WHAT'S LOOKING EXOTIC IN 2018

Discussion in 'Tropical Gardening' started by ARMANDII, Jan 1, 2018.

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  1. pete

    pete Growing a bit of this and a bit of that....

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    Years ago I used to set up capillary matting and a neighbour used to come in and fill the reservoirs every day.
    I usually came home to a swamp.:biggrin::biggrin:

    I don't think the stuff actually works that well, as it delivers water whatever the weather.:smile:

    One year I bought massive bale of peat, built a wooden surround, put all the pots I could in there then totally covered the pots in peat, soaked the whole lot before going away.
    I set it up in the shadiest place I could find in the garden.

    It at least kept everything alive, if not thriving, for three weeks.:smile:
     
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    • shiney

      shiney President, Grumpy Old Men's Club Staff Member

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      I found it worked best as long as the trough of water was at least 2ft lower than the bench with the pots. It only seemed to soak up enough water to keep things damp and didn't swamp the matting.
       
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      • pete

        pete Growing a bit of this and a bit of that....

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        My stuff was on the greenhouse floor.
        Could have dug a hole I suppose.:scratch:;)
         
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        • JWK

          JWK Gardener Staff Member

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          Furcrea has had a growing spurt in this mild weather:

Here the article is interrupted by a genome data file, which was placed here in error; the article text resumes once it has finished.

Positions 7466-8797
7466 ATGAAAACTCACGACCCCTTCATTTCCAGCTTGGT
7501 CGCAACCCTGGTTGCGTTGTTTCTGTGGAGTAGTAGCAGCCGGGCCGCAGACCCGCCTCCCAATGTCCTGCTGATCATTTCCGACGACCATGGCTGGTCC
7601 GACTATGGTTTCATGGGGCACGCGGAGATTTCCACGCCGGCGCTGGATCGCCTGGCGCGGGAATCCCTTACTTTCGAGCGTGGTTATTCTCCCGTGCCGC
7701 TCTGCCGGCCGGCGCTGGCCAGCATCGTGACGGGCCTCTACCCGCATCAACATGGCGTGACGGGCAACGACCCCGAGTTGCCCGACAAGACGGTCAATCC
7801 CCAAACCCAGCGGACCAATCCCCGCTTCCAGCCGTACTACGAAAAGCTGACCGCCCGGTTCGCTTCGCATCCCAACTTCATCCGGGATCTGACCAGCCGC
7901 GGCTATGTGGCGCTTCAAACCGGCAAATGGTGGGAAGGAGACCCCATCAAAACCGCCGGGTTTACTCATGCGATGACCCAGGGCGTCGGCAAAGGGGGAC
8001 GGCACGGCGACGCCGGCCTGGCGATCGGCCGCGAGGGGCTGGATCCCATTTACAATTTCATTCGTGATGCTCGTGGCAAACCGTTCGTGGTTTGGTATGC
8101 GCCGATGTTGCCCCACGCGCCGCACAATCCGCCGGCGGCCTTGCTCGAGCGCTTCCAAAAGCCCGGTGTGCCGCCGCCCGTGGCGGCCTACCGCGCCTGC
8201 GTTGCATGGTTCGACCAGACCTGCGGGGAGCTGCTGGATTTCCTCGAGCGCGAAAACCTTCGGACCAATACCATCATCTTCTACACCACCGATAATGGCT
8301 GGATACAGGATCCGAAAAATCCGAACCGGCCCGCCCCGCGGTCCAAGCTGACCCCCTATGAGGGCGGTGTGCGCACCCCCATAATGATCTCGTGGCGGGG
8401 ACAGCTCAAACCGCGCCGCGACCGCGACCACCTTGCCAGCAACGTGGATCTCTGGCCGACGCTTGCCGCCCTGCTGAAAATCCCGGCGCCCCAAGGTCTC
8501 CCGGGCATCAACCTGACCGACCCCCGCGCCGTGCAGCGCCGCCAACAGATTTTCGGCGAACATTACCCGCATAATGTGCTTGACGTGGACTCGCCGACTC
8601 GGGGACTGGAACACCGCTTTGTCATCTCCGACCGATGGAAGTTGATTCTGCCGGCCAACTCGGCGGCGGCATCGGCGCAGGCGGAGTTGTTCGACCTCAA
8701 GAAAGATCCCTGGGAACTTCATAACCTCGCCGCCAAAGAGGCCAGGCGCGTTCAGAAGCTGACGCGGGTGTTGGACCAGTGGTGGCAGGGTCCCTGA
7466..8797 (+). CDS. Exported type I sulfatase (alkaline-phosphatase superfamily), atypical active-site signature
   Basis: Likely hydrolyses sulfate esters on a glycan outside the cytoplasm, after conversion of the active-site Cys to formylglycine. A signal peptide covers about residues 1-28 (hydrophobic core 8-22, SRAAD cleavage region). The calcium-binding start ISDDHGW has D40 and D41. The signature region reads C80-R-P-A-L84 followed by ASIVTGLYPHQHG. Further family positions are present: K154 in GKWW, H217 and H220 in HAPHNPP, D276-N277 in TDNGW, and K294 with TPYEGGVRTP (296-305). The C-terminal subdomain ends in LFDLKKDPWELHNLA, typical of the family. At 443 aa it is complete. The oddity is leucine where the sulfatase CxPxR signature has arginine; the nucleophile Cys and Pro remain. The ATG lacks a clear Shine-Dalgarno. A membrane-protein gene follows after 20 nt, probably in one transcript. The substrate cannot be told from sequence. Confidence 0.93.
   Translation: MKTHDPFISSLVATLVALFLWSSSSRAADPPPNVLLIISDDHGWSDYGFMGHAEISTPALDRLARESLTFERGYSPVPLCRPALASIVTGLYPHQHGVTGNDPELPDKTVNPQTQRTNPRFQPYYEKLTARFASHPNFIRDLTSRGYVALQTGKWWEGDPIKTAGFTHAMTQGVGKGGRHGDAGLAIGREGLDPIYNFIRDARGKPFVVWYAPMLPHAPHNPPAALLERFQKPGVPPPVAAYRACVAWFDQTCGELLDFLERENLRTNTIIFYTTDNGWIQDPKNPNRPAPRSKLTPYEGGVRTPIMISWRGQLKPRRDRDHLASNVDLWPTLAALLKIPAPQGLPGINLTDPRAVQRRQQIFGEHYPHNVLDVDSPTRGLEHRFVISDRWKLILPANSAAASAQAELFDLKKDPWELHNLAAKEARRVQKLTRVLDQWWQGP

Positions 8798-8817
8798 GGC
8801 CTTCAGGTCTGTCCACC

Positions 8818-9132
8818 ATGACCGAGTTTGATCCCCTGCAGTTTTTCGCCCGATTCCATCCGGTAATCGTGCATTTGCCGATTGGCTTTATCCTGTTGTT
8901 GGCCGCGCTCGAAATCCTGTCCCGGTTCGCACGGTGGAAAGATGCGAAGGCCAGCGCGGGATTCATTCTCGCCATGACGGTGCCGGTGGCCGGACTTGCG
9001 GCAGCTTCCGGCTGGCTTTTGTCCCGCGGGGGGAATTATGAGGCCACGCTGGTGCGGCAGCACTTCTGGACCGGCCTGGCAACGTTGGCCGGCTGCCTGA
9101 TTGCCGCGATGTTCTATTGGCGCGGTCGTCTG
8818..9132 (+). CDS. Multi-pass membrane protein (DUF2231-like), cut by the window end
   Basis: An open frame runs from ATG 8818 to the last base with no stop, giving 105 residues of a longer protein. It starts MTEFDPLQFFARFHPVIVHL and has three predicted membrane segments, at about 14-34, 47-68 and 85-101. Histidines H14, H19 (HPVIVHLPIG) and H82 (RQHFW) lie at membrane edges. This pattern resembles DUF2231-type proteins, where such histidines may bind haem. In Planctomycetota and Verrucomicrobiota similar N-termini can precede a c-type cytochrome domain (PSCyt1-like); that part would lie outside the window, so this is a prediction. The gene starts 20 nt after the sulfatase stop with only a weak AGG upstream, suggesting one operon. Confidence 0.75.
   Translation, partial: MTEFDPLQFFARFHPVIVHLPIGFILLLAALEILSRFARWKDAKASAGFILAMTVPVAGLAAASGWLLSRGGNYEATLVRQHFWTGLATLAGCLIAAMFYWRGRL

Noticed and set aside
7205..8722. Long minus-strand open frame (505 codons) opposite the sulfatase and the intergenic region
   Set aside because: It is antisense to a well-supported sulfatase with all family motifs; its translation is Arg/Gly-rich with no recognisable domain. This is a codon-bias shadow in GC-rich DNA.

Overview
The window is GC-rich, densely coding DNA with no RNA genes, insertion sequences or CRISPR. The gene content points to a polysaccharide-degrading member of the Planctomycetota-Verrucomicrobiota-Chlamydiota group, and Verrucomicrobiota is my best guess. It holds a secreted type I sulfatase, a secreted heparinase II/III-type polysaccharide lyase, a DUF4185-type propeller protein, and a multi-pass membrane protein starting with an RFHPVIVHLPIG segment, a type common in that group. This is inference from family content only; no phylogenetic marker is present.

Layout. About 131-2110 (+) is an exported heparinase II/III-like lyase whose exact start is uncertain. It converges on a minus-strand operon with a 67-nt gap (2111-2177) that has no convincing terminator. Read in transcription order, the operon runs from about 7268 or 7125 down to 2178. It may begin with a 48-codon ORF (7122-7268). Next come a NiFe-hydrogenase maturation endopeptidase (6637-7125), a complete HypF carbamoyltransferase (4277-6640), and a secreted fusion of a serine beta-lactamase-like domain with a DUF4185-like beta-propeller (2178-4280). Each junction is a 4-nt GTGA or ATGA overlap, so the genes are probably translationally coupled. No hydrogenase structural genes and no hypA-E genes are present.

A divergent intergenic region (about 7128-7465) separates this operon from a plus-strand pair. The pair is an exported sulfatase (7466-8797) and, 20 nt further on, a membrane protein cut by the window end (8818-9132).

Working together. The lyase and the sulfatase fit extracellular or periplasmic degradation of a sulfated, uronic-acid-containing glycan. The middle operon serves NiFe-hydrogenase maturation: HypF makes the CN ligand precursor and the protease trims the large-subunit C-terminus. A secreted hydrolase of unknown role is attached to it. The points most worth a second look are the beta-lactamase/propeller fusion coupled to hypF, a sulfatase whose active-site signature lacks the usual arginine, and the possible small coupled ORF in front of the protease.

IMG_20181224_113531954.jpg

          Not too much to look at outdoors at this time of year, Trachy and Chamy and Mahonia 'soft caress' give some structure:
          IMG_20181224_113955392.jpg
           
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          • longk

            longk Total Gardener

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            That is looking fantastic! :dbgrtmb:
            It gets too cold here to rick mine outdoors.
             
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            • pete

              pete Growing a bit of this and a bit of that....

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              My fucrea is still outside but I'm ready to bring it in should we get another beast from the east.
               
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              • longk

                longk Total Gardener

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                Yup, that's what I meant. Too cold here to risk it in the ground basically.
                 
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                • strongylodon

                  strongylodon Old Member

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                  Variegated Oleander is ignoring the frosts and still looks good.
                  IMG_0654.JPG

                  The warm summer helped the other Oleander to flower more than before and had loads of seed pods which have, just this week, opened.
                  IMG_0657.JPG

                  Butia capitata, Chamaerops cerifera and Fatsia Spiders Web.
                  IMG_0656.JPG

                  Tradescantia fluminensis, it's been in the ground for 4 years and survived frost and snow.
                  IMG_0729.JPG

                  Not exotic but this Nemesia Banana Swirl has also survived two or three frosts and below zero temperatures.
                  IMG_0655.JPG
                   

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